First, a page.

Well, … things sometimes get more complicated. It might be, that during for example failed firmware update process some other firmware parts were damaged/modified (e.g. the bootloader) or just the TFTP mode was not enabled by the vendor in the bootloader. In such cases, the diagnostics need to be done in order to understand, what is happening with your router.

For this purpose, you need a serial console on the router and an USB-serial console cable. Dependent on the router, you may find it’s serial port already soldered, e.g. Netgear WNR2000v1 or you will have to solder yourself.

Keep in mind, that the router’s serial port voltage is different (3.3V) from the standard serial port. So, a converter is needed. I made an USB-serial cable from a non-genuine CA42 cable which I got from eBay:

Router Debricking Guide

If you are going to use such one, remember that usually they have non-original chip inside (not a Profilic PL2303) and you can experience some troubles in getting it working in Windows. Here you can find drivers which worked for me with the non-genuine PL-2303 chip. The cable was detected without any problems in Linux 😉

You could check the OpenWRT website for the router’s serial port settings and use them. You can use this hyper terminal on Windows as terminal program, which I found on Internet. ‘cu’ or ‘screen’ commands as terminal programs can be used on Ubuntu.

After connecting to your router, you can see all router’s messages and what’s happening. E.g. your router does not find part of the firmware, it enters the reboot loop or other errors. This will help you decide what you should next in order to recover the router.

Recovery using serial console and (or) Ethernet port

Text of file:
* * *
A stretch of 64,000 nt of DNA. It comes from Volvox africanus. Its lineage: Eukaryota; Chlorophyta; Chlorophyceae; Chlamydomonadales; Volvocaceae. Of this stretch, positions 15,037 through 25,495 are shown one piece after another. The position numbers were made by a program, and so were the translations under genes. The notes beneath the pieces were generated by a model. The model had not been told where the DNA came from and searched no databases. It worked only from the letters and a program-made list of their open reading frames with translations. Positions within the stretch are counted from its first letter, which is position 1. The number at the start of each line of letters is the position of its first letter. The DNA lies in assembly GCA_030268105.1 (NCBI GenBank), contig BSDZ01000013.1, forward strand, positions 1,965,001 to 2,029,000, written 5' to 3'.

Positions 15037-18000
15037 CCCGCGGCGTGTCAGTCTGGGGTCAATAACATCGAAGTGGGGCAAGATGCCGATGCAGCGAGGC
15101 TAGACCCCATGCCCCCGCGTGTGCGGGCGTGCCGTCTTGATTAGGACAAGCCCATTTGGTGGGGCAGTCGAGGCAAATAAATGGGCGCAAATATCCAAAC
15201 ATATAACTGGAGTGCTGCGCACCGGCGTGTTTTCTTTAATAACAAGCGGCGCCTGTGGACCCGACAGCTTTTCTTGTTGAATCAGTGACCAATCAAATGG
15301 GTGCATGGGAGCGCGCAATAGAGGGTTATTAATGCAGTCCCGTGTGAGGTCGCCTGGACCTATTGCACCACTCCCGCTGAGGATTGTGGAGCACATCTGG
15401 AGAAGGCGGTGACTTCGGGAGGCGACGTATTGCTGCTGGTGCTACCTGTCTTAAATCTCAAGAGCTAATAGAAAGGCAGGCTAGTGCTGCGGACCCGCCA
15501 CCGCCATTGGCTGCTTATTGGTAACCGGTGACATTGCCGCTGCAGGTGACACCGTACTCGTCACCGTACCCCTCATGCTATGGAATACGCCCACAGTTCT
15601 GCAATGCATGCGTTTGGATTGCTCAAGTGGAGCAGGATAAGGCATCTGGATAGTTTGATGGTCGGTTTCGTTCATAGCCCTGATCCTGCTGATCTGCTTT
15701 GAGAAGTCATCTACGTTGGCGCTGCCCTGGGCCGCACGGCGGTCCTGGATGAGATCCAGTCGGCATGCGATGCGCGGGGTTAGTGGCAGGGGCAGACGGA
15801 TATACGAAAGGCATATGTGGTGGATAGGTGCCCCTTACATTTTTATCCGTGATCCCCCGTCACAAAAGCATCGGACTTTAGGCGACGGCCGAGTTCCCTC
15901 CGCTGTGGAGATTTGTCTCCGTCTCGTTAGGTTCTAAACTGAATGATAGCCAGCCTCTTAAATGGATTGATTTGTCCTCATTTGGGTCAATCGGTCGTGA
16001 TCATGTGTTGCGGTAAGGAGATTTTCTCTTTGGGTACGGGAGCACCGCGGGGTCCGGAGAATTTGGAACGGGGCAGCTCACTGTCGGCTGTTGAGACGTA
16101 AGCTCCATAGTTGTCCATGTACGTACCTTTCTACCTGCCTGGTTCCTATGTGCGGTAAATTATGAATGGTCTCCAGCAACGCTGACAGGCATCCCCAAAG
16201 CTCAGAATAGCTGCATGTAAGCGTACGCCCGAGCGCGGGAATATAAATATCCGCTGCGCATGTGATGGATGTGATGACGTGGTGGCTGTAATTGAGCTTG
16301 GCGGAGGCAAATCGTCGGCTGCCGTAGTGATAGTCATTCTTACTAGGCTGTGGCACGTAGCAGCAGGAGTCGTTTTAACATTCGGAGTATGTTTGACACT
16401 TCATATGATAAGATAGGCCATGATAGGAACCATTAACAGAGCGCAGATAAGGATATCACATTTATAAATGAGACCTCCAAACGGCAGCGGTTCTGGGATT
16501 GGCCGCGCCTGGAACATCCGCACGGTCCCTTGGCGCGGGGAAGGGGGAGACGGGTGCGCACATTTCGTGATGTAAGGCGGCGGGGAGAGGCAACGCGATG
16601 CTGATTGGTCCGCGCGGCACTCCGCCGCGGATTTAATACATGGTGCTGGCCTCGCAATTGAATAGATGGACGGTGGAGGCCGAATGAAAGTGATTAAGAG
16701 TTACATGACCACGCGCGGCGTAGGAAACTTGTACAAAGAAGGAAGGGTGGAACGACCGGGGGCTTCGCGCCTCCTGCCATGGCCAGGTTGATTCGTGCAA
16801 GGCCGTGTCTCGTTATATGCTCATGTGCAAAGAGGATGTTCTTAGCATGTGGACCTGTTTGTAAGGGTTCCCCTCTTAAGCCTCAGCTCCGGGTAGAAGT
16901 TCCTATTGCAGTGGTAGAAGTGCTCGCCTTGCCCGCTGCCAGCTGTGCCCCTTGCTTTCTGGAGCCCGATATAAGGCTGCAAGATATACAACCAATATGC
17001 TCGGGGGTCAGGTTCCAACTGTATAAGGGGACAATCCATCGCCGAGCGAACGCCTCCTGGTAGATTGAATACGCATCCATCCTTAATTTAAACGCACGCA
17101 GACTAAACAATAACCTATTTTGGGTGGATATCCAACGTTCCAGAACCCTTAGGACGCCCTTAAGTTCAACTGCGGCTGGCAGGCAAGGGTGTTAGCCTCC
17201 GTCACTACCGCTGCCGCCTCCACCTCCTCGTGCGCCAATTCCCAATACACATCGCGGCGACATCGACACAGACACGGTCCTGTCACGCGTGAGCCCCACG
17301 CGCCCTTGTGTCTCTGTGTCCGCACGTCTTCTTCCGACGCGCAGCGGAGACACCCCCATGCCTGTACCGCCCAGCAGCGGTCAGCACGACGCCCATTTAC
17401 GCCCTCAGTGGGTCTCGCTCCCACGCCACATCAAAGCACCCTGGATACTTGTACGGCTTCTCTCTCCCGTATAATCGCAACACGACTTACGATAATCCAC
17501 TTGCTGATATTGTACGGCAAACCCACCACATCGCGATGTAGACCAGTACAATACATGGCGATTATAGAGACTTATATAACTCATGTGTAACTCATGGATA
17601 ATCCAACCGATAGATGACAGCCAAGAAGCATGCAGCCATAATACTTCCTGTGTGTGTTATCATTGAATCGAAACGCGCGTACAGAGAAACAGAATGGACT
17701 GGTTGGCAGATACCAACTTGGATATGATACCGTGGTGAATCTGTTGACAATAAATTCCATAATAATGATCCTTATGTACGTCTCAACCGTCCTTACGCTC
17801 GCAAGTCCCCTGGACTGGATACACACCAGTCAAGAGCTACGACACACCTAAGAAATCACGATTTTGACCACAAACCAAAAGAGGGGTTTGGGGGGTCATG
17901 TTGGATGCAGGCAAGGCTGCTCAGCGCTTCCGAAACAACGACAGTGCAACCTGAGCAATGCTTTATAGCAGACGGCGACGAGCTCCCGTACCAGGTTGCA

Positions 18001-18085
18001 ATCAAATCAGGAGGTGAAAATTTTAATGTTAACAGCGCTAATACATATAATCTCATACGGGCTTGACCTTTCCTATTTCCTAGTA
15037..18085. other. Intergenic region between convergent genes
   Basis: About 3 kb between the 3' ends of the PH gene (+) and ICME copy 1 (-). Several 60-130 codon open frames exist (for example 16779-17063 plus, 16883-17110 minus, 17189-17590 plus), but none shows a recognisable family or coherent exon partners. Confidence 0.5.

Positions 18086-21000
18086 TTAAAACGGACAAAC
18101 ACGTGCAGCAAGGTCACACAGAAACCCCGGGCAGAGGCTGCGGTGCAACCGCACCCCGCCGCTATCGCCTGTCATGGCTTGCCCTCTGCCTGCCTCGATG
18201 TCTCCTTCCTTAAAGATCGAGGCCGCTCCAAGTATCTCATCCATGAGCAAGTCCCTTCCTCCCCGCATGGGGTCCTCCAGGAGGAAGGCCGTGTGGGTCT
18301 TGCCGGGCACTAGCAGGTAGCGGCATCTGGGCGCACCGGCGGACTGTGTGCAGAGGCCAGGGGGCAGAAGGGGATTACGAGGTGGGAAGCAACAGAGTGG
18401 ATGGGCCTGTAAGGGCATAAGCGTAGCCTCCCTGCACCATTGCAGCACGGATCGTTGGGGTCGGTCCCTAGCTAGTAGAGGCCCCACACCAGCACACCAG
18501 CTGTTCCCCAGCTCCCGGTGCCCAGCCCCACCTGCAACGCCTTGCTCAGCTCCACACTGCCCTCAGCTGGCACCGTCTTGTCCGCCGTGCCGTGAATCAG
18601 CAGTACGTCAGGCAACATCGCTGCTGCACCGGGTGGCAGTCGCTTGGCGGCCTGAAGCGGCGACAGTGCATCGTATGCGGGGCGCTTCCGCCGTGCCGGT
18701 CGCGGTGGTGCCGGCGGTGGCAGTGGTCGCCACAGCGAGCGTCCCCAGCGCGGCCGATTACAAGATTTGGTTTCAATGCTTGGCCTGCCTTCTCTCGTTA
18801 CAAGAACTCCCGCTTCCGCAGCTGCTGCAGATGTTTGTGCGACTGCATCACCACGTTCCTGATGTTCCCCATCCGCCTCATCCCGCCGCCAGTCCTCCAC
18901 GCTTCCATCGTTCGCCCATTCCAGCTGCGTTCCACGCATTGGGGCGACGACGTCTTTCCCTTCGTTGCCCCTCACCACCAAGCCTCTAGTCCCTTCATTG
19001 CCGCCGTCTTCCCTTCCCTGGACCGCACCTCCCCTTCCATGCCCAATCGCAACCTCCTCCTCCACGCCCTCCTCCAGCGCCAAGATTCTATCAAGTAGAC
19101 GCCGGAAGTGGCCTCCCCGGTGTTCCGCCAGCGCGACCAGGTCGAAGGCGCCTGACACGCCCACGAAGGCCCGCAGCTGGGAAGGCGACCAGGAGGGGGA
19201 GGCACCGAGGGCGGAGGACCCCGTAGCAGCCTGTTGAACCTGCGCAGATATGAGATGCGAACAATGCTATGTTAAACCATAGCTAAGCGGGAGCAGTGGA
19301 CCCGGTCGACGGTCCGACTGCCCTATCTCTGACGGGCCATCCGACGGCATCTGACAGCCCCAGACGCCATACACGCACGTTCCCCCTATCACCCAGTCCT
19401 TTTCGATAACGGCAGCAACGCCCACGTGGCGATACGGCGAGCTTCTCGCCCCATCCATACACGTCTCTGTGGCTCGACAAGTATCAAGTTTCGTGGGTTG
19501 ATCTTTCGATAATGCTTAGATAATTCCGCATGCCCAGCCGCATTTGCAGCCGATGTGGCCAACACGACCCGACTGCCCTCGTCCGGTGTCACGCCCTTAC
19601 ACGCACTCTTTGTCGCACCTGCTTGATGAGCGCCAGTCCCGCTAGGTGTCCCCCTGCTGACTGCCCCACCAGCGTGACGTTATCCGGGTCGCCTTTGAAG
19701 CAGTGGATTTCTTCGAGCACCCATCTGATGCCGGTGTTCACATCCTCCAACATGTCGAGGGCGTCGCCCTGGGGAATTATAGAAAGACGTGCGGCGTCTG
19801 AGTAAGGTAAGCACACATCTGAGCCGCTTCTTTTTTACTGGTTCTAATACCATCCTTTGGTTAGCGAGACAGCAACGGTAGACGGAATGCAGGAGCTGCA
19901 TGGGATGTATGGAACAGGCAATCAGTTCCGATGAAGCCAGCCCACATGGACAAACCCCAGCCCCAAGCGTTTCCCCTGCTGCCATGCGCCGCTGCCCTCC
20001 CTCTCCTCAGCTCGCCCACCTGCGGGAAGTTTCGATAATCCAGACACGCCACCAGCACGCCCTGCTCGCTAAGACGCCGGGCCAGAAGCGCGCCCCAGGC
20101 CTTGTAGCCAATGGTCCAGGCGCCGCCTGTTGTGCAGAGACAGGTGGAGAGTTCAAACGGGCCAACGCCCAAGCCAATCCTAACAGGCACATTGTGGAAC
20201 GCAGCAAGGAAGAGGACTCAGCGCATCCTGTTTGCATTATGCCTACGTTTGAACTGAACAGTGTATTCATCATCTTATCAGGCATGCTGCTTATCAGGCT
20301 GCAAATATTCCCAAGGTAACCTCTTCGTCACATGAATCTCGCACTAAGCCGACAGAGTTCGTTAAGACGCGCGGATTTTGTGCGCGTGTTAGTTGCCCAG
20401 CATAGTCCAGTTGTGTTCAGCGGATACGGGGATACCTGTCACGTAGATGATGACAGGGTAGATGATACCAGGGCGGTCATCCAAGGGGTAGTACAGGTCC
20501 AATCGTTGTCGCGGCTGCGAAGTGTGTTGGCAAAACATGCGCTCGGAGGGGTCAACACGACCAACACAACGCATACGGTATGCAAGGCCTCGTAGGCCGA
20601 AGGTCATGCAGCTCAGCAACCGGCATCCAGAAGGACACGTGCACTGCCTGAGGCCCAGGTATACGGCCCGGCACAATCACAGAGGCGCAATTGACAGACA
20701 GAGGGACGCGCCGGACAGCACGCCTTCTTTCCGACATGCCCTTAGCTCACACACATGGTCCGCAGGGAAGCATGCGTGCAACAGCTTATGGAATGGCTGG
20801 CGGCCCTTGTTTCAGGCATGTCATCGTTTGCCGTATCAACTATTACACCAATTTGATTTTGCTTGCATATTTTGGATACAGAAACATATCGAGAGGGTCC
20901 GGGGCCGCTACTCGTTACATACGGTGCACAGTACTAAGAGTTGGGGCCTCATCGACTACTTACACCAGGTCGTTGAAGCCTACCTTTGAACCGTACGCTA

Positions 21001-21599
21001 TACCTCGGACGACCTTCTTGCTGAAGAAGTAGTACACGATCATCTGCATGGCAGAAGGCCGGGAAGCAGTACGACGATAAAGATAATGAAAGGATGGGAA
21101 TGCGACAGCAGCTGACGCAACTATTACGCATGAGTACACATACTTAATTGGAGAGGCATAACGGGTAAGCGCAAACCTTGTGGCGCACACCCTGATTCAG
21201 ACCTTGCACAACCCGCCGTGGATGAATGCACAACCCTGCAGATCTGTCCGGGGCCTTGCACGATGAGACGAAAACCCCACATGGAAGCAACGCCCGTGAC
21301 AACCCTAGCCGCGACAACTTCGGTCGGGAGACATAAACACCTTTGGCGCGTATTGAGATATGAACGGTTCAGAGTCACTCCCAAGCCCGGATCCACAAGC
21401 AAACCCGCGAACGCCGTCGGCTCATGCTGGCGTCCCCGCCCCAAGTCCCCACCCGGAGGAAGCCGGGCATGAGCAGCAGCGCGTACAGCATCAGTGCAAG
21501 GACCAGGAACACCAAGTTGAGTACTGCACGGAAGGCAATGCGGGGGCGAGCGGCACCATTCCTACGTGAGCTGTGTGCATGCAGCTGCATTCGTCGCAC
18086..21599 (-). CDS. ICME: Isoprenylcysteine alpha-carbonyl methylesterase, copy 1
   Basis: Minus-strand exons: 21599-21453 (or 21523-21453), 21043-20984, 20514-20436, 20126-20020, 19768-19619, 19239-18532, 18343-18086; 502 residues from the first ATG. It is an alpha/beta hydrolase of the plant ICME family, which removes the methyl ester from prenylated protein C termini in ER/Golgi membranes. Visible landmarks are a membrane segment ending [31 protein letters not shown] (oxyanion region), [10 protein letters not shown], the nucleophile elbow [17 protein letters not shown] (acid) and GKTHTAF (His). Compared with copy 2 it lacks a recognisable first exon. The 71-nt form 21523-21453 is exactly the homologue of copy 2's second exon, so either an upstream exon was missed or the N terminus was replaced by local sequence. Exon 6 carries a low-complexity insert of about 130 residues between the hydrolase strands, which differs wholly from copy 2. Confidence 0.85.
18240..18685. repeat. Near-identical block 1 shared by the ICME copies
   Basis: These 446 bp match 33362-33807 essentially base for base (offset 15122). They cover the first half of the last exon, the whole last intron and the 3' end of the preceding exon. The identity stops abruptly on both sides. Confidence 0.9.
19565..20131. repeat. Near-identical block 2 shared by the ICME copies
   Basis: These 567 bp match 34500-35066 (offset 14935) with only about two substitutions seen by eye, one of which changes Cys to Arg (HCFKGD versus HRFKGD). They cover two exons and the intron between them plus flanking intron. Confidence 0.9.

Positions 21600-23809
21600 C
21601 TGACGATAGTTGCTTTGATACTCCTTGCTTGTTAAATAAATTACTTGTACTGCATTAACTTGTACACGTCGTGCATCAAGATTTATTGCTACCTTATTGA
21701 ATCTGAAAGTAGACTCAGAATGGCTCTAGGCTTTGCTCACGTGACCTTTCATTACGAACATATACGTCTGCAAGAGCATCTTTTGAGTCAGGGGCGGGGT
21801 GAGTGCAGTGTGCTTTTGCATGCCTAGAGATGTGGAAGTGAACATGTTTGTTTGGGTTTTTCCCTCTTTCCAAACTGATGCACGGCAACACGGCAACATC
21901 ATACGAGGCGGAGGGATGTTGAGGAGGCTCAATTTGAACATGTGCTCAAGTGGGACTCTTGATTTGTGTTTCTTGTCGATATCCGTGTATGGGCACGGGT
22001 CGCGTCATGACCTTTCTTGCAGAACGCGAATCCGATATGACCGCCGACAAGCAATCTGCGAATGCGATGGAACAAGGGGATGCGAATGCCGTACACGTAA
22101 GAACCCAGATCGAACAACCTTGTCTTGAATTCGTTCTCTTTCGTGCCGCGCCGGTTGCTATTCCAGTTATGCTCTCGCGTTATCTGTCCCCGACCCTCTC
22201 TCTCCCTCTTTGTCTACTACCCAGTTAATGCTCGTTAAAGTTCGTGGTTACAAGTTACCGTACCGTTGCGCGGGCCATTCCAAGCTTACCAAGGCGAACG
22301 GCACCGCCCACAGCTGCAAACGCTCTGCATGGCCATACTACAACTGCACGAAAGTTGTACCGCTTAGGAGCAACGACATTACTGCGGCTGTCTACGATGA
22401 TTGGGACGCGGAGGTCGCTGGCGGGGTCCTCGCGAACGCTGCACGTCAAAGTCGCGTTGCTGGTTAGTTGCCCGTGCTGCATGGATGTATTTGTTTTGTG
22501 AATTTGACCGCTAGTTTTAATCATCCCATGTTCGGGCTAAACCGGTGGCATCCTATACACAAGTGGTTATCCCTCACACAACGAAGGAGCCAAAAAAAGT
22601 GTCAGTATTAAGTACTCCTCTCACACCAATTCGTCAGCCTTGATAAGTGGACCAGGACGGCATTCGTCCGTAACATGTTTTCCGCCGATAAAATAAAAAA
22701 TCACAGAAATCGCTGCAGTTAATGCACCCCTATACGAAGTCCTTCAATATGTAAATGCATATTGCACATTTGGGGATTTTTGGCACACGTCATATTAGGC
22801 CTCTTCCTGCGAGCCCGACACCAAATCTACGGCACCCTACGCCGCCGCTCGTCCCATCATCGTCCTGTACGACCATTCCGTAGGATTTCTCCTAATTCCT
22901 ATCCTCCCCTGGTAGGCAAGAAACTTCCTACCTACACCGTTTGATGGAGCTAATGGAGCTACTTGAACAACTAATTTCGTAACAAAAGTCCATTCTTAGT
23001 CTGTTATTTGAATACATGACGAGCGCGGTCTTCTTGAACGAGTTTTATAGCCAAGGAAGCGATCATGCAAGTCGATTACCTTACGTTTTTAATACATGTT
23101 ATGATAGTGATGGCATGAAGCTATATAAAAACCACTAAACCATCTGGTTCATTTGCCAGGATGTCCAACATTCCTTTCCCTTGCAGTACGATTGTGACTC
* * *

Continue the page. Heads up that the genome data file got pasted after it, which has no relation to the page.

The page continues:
So the serial console is quite useful and not only for seeing the router’s messages but also for uploading the firmware. Either the serial port (even if the transfer speed reaches only 115kbps) could be used for the recovery or the Ethernet port would be used to get the firmware from your TFTP server in the bootloader environment.

In order to enter the bootloader environment, you have to break the booting procedure, which depends on the router. In my case, that was just pressing ‘4’ during the boot process.

The U-Boot environment helped me to replace some parts (e.g. ubootenv-stockpartitions.img) of OpenWRT firmware over the serial port by issuing the commands on my WNR2000v1:

## Ready for binary (ymodem) download to 0xA0800000 at 115200 bps...       C

After this, the terminal program hypertm was opened and the image ‘ubootenv-stockpartitions.img’ was uploaded through the serial port into the router’s memory.

Later, the commands were issued in the bootloader U-Boot environment to erase a part (nor0,1) of the flash memory and copy the uploaded image :

erase nor0,1 or erase 0xbf040000 +0x10000 
cp.b 0x81000000 0xbf040000 0x10000

After this, my router got the fixed OpenWRT parts and it is used as a wireless repeater in our attic.

How to recover without the serial console?

There are two last recovery methods. That are JTAG and reprogram a flash chip. However, they are more complex compared to the previously described and soldering is involved in both of them.

This OpenWRT guide is a good starting point for reading about the JTAG interface.

The 2nd method is to de-solder the flash chip and reprogram it using the official firmware. You would need some flash chip programmer (e.g. USB based) or you can build one using the Raspberry Pi. I used it once for a similar purpose for the BIOS recovery with the SPI flash chip. But that is another story 😉

I hope that you got the ideas on where to start and how to recover your (potentially) bricked router.